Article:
Research database

Project information
Growing season, soil frost/thawing, remote sensing, Big-data
Project title
Project leader
Eirim Lanes
Geographical localization of the research project in decimal degrees (max 5 per project, ex. 70,662°N and 23,707°E)
69.55 N, 20.42Ø , 69.77N,19.45Ø, 78.20N, 15.95Ø , 78.06N, 13.70Ø

·         Eirik Malnes, Stein Rune Karlsen and Markus Eckerstorfer, Norut

·         Hans Tømmervik, NINA


·         Lennart Nilsen, UiT

Funding Source

SenSyF was originally funded by the EU FP 7 project SenSyF (Sentinel Synergy Framework). This project ended in Dec 2015, but we applied for addtional funding from Fram to extend the activity and publish results.

Summary of Results

The Fram centre project SenSyF was initiated to exploit the developments made in the EU project SenSyF.. The satellites deliver frequent high resolution SAR and optical data worldwide, and Norut is responsible for two innovative EO based services for soil-frost monitoring and growing season monitoring. The Fram centre project has focused on validating the services developed by comparing results to in situ data sets and auxiliary remote sensing datasets. We have also focused on involving other Fram centre partners (NINA and UiT). The results are currently being published in international peer-reviewed journals.

The Fram centre project had four work-packages:

WP 1. BigData: Parallel cloud processing of Sentinel-1 and Sentinel-2

This work package had a small budget (27kkr) and was meant for utilizing the outcome of the cloud computing software developed in the EU project SenSyF for processing time series of Sentinel-1 and Sentinel-2 data.  Due to limited support to the new sensors Sentinel-1 and -2 after the SenSyF project ended in December 2015, we quickly realized that the software could not be used effectively, and we hence continued to utilize the software already developed at Norut to prepair time-series of Sentinel-1 and Sentinel-2 data over the study regions. In the context of the Fram centre project this was totally adequate, but in the future there is a clear need for more effectively handling of the big data amounts delivered by the Copernicus satellites.

WP 2. Validation of soil-frost product

SAR based retrieval of soil-frost and snow information has a large potential at high latitudes due to problems in the winter season related to cloud cover and darkness that limits utilization of optical sensors. Within this framework several validation activities have been ongoing at Svalbard (Kapp Linne and Longyearbyen) and in main-land Norway (Nordnes). Availability of relevant in situ measurement stations in combination with long term satellite time series is crucial for understanding the radar signatures from soils.

We report on one activity at Kapp Linne where we have utilized a 10 year time series of Envisat ASAR and Radarsat-2 images with up to daily sampling rates. By studying the temporal variability of radar backscatter we were able to establish relationships between snow melting and sudden decrease in radar backscatter.  We also established firm relations between maximum backscatter and maximum snow depth during winter time.  Based on these results we were able to estimate at detailed spatial scale the number of thaw days at the location and assess correlations between active layer depts. This activity has been submitted as a paper (Eckerstorfer et al., 2016).


Figur 1:: a) Development of number of days with thawed ground surface annually for all six studied landforms during the study period (2005-2013). Missing data values are due to gaps in the ground surface temperature field measurements. b) Active layer depths at all six study sites in the study period (2005-2013). The active layer depths are calculated from the ground temperature field measurements available in the NORPERM database (NORPERM, 2015). Missing data values are due to gaps in the ground temperature field measurements.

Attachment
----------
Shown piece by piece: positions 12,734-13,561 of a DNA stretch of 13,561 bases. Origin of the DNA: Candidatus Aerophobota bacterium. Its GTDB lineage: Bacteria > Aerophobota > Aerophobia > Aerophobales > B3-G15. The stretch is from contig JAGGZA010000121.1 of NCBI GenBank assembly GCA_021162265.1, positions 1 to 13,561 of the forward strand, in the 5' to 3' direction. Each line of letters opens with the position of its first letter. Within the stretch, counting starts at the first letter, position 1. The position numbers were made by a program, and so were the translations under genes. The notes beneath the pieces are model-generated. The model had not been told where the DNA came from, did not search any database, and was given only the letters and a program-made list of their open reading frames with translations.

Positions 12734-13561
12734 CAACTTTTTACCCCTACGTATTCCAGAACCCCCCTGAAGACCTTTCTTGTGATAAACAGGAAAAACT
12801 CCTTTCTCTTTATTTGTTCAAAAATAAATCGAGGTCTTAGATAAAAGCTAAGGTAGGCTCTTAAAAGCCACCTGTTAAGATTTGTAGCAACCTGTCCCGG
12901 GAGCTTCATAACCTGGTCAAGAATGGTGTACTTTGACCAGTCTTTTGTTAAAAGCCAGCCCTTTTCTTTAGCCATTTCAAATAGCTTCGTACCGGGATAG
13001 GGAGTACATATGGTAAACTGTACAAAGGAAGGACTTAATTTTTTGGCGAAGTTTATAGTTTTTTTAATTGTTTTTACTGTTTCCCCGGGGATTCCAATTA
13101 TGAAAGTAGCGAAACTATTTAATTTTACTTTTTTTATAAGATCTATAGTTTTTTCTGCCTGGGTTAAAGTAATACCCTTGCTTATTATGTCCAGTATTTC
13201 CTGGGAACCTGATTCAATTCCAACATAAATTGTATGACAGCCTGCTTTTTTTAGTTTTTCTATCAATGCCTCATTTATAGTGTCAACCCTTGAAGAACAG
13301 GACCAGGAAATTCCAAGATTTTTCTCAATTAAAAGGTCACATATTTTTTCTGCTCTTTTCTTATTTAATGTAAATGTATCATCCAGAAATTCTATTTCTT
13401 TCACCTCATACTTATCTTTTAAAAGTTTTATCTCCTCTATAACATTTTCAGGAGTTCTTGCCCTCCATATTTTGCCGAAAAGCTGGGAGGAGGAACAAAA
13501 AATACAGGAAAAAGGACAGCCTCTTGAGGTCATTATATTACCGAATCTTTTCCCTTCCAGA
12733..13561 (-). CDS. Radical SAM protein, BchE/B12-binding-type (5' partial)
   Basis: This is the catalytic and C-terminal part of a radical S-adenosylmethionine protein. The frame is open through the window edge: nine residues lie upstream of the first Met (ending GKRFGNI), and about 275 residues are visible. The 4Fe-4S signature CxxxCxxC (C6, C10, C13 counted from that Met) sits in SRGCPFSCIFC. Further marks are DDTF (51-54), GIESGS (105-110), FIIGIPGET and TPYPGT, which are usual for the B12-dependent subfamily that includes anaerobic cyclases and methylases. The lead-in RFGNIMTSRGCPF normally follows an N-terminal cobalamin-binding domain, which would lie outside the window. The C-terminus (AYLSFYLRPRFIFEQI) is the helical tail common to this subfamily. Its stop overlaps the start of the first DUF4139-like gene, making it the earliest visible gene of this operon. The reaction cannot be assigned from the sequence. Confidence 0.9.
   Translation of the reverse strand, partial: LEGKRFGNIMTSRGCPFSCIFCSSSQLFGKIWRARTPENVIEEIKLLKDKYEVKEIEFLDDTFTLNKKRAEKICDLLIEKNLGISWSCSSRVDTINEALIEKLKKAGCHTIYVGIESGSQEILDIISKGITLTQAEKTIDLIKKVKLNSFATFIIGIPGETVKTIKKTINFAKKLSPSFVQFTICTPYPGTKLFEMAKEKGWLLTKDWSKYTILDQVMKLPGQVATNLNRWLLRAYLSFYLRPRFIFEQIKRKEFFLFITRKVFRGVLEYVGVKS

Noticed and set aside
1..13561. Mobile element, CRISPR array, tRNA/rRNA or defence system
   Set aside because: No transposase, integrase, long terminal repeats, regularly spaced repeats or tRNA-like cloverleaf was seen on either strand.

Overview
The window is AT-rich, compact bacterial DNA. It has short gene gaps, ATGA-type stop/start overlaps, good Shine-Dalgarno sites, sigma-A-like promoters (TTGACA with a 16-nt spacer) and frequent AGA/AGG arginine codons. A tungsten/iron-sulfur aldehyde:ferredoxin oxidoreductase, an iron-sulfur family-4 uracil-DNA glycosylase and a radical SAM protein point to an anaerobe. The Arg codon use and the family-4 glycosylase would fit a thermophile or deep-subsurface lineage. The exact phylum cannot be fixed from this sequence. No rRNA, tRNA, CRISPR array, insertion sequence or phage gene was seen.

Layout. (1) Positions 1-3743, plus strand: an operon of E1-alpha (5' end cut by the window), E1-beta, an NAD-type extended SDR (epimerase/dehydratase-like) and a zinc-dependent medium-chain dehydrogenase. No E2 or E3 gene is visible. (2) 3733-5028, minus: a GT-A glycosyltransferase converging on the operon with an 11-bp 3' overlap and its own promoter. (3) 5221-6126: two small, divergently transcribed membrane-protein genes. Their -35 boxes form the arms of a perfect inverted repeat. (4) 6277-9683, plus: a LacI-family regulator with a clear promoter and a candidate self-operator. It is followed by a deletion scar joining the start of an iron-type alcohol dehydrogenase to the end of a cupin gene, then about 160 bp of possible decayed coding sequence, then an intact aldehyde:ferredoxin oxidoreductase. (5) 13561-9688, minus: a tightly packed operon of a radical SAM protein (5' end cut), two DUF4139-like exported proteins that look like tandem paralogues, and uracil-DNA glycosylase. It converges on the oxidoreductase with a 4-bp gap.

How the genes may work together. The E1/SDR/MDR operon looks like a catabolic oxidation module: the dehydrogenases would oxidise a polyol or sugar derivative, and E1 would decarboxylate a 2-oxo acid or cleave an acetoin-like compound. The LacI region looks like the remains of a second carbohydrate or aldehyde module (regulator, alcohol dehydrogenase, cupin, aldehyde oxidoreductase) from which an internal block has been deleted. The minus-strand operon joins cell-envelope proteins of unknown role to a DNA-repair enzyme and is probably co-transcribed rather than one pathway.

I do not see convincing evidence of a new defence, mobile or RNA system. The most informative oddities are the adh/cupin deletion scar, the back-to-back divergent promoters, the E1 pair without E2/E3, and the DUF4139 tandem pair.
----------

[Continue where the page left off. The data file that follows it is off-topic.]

WP3. Validation of growth season, Sentinel-2

The last decade, several institutes and universities (UiT, Norut, NINA, Lund University) have established in-situ measurements of climate parameters like phenology, photosynthetically active radiation, spectral sensors, CO2-flux and primary production in Adventdalen. In spring 2015, this project in cooperation with the RCN funded project SnowEco headed by UiT established 6 study sites in Adventdalen. At each site one rack was mounted and equipped with different sensors and cameras for environmental monitoring in the period May to September. All racks had an NDVI sensor, a digital color camera taking daily picture for measuring snowmelt and vegetation phenology, a sensor for combined measurement of soil temperature and moisture. In addition, two of the racks were equipped with hemispheric NDVI sensors for calibration purposes. We also mounted a sensor for calculating the Photochemical Reflectance Index (PRI), along with one hemispheric PRI sensor. PRI is a reflectance measurement developed by Gamon et al. (1992). PRI is used in studies of vegetation productivity and stress, since PRI is sensitive to changes in carotenoid pigments (e.g. xanthophyll pigments) in live foliage and these pigments are indicative of photosynthetic light use efficiency, or the rate of carbon dioxide uptake by foliage per unit energy absorbed. Since the PRI measures plant responses to stress, it can be used to assess general ecosystem health using satellite data or other forms of remote sensing like the in-situ network of near remote sensors we have established in Adventdalen (Anderson et al. 2016). 

Tabell 1: Summary table of locations, plant communities, instrument set-up and cameras mounted on the 10 racks in Adventdalen during the period May to September in 2016.


In 2016, 4 more sites were equipped with digital color camera and NDVI sensors and additional two hemispheric NDVI sensors. One more PRI-sensor and a hemispheric PRI was mounted. In addition to the mounted RGB camera (2015) up in the hills of Breinosa mountain, another RGB camera was positioned up in the mountain Lindholmhøgda, monitoring an area south of Isdammen in the lower part of Adventdalen in May 2016 (Figure 1).

Figur 2: Map shows distribution of the 10 racks and 2 landscape camera monitoring the Adventdalen area during growth season 2016. The inset show a typical set-up of rack with instruments in the field.

The Decagon NDVI- and PRI-sensors are mounted at 2 m height, programmable (every 4hrs) covering the wave lengths of 650 nm and 810 nm (NDVI) and of 532nm and 570nm (PRI), respectively. NDVI and PRI are calculated as the ratio between reflected and incident radiation, measured using down-looking and up-looking sensors, respectively. Depending on ambient sky conditions, one up-looking sensor may be able to provide reference values for multiple down-looking sensors (Figure 1).


Figur 3: Hemispherical or Directional Field of View of the NDVI/PRI-sensors. Source: Decagon.